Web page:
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Optional Tests: Nuchal Transluency (NT testing)

Nuchal Translucency (NT testing)


Test to find the fetal risks for Down syndrome (Trisomy 21), Trisomy 18 & 13. This test does not confirm definitely that the fetus does or does not have any of these disorders. It is possible to have a false positive approximately 5% of the time.

NT is performed by measuring the fluid at the back of the fetal neck by ultrasound between 11-14 weeks.  Blood is drawn from the mother’s arm to check the levels of beta-hCG and PAPP-A.  Beta-hCG and PAPP-A (pregnancy-associated plasma protein) are both produced by a newly fertilized egg.
These chromosomal defects increase in frequency as the mother’s age increases and with fertility treatments.  



DNA & Chromosomes

The nucleus or core of every cell in the body contains a person’s DNA.  DNA is made up of 23 pairs of chromosomes inherited ½ from the mother and ½ from the father for a total of 46 chromosomes.  Chromosomal genetic disorders occur when cells does not split and replicate properly either leaving only and individual chromosome or 3 chromosomes instead of the normal pair.


Normal Human Chromosomal Pairs


Down syndrome (Trisomy 21)

The most common chromosomal defect
Occurs when the DNA has 3 copies of chromosome 21
Occurs 1 in every 800 newborns
Life expectancy can be up to 60 years
Defects may include:
  • Congenital heart defects
  • Breathing problems
  • Hearing problems
  • Intestinal problems
  • Vision problems
  • Skeletal problems
  • Thyroid conditions
  • Increased risk for childhood leukemia
  • Increased risk for Alzheimer’s
        Incidence of Down by Maternal Age   

Maternal Age

Down syndrome rates

Maternal Age

Down syndrome rates

Maternal Age

Down syndrome rates

20

1 in 2000

30

1 in 900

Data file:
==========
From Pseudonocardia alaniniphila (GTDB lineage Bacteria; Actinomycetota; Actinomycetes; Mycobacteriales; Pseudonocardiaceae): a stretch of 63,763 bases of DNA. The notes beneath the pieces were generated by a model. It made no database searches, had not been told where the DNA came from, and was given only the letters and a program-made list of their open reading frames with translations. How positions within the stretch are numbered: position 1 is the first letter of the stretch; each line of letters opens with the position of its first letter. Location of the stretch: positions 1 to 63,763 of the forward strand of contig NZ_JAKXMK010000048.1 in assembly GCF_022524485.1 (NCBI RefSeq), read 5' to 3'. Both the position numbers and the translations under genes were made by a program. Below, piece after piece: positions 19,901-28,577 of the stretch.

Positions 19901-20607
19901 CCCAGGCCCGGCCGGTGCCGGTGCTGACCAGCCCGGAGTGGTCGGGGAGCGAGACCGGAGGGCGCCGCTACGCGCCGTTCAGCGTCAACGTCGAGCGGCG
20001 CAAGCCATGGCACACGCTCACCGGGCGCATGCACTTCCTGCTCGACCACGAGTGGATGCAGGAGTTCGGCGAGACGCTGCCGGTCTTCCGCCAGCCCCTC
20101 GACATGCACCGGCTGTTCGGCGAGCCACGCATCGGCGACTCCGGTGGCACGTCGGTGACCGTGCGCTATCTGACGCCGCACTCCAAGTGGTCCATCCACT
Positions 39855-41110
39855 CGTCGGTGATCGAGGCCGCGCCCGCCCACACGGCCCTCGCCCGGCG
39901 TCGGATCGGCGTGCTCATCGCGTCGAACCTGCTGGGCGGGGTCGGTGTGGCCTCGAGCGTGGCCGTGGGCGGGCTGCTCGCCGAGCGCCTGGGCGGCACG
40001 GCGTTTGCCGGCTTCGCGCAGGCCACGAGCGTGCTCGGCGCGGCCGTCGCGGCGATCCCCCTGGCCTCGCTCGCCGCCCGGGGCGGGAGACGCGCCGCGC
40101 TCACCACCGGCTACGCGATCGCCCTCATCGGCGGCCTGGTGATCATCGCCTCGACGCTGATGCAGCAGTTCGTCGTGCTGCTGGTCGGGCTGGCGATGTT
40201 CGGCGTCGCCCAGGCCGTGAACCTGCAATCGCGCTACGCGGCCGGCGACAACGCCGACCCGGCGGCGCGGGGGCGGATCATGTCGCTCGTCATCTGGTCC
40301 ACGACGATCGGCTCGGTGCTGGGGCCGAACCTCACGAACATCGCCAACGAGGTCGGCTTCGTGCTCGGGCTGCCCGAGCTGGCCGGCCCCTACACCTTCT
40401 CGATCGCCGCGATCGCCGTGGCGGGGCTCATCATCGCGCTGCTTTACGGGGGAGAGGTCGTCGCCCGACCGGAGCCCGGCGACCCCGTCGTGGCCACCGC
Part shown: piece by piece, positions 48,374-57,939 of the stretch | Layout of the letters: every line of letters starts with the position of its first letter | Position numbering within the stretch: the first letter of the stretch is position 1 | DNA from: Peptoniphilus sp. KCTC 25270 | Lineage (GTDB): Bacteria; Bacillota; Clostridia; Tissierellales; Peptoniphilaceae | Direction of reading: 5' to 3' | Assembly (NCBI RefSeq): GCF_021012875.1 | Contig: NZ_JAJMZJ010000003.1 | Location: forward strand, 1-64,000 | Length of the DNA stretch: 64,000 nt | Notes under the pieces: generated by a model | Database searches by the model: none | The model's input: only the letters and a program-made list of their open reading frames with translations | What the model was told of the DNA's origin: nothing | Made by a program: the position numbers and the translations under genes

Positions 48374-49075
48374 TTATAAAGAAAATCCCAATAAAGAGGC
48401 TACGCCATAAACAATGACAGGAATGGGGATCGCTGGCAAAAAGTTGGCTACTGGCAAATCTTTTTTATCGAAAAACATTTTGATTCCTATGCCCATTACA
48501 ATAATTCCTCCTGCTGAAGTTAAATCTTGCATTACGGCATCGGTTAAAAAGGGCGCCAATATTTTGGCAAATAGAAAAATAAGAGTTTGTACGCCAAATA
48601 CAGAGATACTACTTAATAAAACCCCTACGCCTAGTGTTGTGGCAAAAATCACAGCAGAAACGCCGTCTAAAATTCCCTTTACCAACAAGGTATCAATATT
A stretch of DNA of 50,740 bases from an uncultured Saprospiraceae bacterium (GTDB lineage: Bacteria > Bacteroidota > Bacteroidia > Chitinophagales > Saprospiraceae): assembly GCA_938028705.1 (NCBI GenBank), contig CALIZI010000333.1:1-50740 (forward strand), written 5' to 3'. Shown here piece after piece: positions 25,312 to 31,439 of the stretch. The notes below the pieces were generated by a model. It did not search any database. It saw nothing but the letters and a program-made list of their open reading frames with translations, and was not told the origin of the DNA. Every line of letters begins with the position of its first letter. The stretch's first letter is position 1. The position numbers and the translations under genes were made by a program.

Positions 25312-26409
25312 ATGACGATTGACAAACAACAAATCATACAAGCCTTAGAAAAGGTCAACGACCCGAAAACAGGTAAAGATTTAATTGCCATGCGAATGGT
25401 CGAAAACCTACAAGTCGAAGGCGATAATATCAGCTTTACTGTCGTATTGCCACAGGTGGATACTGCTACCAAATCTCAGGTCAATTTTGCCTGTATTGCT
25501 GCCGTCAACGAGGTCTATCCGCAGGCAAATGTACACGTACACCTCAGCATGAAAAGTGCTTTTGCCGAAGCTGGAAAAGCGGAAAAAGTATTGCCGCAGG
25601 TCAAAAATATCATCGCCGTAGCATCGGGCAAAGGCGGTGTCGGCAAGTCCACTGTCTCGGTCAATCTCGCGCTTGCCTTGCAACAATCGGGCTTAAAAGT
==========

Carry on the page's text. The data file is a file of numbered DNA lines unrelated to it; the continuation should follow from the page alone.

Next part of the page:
40

1 in 100

21

1 in 1700

31

1 in 800

41

1 in 80

22

1 in 1500

32

1 in 720

42

1 in 70

23

1 in 1400

33

1 in 600

43

1 in 50

24

1 in 1300

34

1 in 450

44

1 in 40

25

1 in 1200

35

1 in 350

45

1 in 30

26

1 in 1100

36

1 in 300

46

1 in 25

27

1 in 1050

37

1 in 250

47

1 in 20

28

1 in 1000

38

1 in 200

48

1 in 15

29

1 in 950

39

1 in 150

49

1 in 10




.

Trisomy 18 (Edward's Syndrome)

2nd most common chromosomal defect
Occurs 1 in every 3,000 newborns
Occurs when the DNA has 3 copies of chromosome 18

Most severe chromosomal abnormality
Complications are life-threatening to fetus and 50% carried to delivery are still born.  Less than 10% will survive 1 year after birth.
Defects may include:
  • Heart defects
  • Kidney problems
  • Intestines outside of the abdomen (gastroschisis)
  • Esophagus doesn’t connect to stomach (esophageal artesia)
  • Fluid in the brain (hydrocephaly)
  • Small head (microcephaly)
  • Clenched hands
  • Low set ears


Trisomy 13 (Patau syndrome)

Occurs when the DNA has 3 copies of chromosome 13
1 in every 10,000 newborns

Defects may include:
  • Congenital heart defects
  • Rotation of internal organs
  • Deafness
  • Cleft palate or lip
  • Clenched hands, extra fingers or toes
  • Close-set eyes
  • Hernias (inguinal or hiatal)
  • Severe mental retardation
  • Seizures
  • Small head (microcephaly)


What are the options if the NT shows an increased risk?


Remember that an increase risk result on NT testing does not confirm the fetus has a disorder.  We offer to refer patients for genetic counseling and review all the options.    
  • A woman can choose to do nothing different, carry the pregnancy to term, deliver and have the newborn assessed for any chromosomal defects.  Miscarriage may also occur when a fetus has a Trisomy disorder.
  • A level 2 ultrasound can be performed to look for any disorders link with Trisomy.  This ultrasound will target areas such as the heart, head, brain, kidneys, hands and feet
  • There are 2 tests that can give a definitive diagnosis by evaluating the DNA of the fetus.  Both tests have risks for miscarriage.
    • CVS (chorionic villus sampling) between 10 -13 weeks

A sample of placental tissue is obtained with a thin needle either through the abdomen or through the vagina and cervix. Miscarriage occurs 1 in 200.

http://www.daviddarling.info/encyclopedia/C/chorionic_villus_sampling.html

    • Amniocentesis between 15-20 weeks

A sample of the amniotic fluid around the fetus is obtained with a needle through the abdomen.  Miscarriage occurs 1 in 400.


http://healthforlifeblog.com/special-tests-that-detect-birth-defects-during-pregnancy



Cyndi Ayoub, WHNP
Created March 16, 2011
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